Like Harry Potter, because it's fantasy (a different time and place from our real-life world), I find it a bit easier to process the plot as pure fiction, so it doesn't affect me in the same way. I think Amanda probably sees it that way as well (That's one reason I don't worry about the "sorcery" in Harry Potter books either). For example, a novel featuring real-life gang violence set in this current time always affects me more because I can't divorce the story from the reality of this tragic behavior.

It's a great book, and I too am looking forward to Suzanne Collins' next book featuring . . . well, you know -- whoever wins the Hunger Games.

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*This feeds perfectly into my Read Together challenge. Perhaps now would be a great time for you to read that book that your kid is raving about! We'll be setting goals, reading and reporting our results this April. Find out more about the Read Together challenge.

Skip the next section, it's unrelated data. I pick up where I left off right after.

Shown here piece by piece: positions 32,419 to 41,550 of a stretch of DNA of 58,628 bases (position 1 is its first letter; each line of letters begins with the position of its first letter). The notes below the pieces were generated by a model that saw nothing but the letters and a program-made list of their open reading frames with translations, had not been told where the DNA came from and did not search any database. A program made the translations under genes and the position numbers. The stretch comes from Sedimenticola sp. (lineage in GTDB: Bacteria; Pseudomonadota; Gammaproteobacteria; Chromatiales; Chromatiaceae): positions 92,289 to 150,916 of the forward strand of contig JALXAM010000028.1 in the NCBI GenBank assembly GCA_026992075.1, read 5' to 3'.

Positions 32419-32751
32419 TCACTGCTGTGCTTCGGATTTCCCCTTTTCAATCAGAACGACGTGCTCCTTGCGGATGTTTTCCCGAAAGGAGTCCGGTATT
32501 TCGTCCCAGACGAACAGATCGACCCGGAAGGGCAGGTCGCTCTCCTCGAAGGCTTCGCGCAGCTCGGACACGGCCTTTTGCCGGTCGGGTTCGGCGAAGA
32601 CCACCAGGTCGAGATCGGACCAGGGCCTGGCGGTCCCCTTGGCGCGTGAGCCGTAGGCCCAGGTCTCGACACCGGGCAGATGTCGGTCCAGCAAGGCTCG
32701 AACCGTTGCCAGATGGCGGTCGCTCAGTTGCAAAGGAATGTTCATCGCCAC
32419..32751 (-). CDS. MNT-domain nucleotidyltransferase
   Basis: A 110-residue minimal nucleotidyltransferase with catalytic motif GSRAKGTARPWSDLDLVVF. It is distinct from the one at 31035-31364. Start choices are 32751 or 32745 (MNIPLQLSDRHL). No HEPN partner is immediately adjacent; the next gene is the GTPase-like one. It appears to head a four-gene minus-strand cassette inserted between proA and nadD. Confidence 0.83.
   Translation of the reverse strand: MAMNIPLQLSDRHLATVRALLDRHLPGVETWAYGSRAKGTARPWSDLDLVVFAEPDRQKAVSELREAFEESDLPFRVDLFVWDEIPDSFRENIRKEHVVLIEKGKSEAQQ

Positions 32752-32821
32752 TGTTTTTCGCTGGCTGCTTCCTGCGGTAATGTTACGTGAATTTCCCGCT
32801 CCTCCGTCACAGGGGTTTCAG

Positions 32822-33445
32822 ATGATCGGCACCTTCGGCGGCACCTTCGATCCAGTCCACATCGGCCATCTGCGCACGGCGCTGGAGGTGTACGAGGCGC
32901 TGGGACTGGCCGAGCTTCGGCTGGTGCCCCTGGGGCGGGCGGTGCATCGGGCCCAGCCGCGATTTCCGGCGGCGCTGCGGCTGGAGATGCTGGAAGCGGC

I read this book not only in response to Amanda's enjoyment of it, but after reading Dawn's gushing review at 5 Minutes for Books. You can find out other books that people couldn't resist at our quarterly 5 Minutes for Books I Read It! carnival.

Amanda read another book at the recommendation of 5 Minutes for Books as well. Carrie wrote up a review for The Tail of Emily Windsnap a while ago. I refer you back to her review for plot details and possibly-objectionable content. I had heard about this book -- I guess on other book review sites -- but didn't have a strong feeling for or against it. However, Carrie's assertion that it's one of the "most imaginative books that she's ever read" stuck with me. Since Amanda loves that sort of tale, when I saw a copy of that book in TJ Maxx for $3.99, I knew that I had to bring it home as a treat for her! She loved it so much that she has added the next two books to her spring reading list.